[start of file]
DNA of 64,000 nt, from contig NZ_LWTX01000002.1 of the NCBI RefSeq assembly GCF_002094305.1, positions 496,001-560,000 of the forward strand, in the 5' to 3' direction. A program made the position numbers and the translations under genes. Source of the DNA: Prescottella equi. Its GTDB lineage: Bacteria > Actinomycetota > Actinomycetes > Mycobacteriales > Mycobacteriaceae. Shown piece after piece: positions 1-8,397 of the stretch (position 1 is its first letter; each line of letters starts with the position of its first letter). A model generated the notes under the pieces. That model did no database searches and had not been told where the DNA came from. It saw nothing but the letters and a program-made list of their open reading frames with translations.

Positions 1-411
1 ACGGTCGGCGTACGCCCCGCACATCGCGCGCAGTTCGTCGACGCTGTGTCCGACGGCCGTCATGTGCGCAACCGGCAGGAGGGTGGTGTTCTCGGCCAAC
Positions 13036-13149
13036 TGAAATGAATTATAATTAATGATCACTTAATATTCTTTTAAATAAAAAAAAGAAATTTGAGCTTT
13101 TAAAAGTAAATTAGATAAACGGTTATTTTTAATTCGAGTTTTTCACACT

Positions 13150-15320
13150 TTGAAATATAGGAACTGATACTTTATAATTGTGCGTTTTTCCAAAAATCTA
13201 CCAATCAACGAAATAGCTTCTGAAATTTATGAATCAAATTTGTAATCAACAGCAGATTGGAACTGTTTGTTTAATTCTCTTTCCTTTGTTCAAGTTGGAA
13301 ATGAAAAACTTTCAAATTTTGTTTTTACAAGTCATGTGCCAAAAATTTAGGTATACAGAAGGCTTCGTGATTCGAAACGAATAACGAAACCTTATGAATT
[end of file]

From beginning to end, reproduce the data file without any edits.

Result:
DNA of 64,000 nt, from contig NZ_LWTX01000002.1 of the NCBI RefSeq assembly GCF_002094305.1, positions 496,001-560,000 of the forward strand, in the 5' to 3' direction. A program made the position numbers and the translations under genes. Source of the DNA: Prescottella equi. Its GTDB lineage: Bacteria > Actinomycetota > Actinomycetes > Mycobacteriales > Mycobacteriaceae. Shown piece after piece: positions 1-8,397 of the stretch (position 1 is its first letter; each line of letters starts with the position of its first letter). A model generated the notes under the pieces. That model did no database searches and had not been told where the DNA came from. It saw nothing but the letters and a program-made list of their open reading frames with translations.

Positions 1-411
1 ACGGTCGGCGTACGCCCCGCACATCGCGCGCAGTTCGTCGACGCTGTGTCCGACGGCCGTCATGTGCGCAACCGGCAGGAGGGTGGTGTTCTCGGCCAAC
Positions 13036-13149
13036 TGAAATGAATTATAATTAATGATCACTTAATATTCTTTTAAATAAAAAAAAGAAATTTGAGCTTT
13101 TAAAAGTAAATTAGATAAACGGTTATTTTTAATTCGAGTTTTTCACACT

Positions 13150-15320
13150 TTGAAATATAGGAACTGATACTTTATAATTGTGCGTTTTTCCAAAAATCTA
13201 CCAATCAACGAAATAGCTTCTGAAATTTATGAATCAAATTTGTAATCAACAGCAGATTGGAACTGTTTGTTTAATTCTCTTTCCTTTGTTCAAGTTGGAA
13301 ATGAAAAACTTTCAAATTTTGTTTTTACAAGTCATGTGCCAAAAATTTAGGTATACAGAAGGCTTCGTGATTCGAAACGAATAACGAAACCTTATGAATT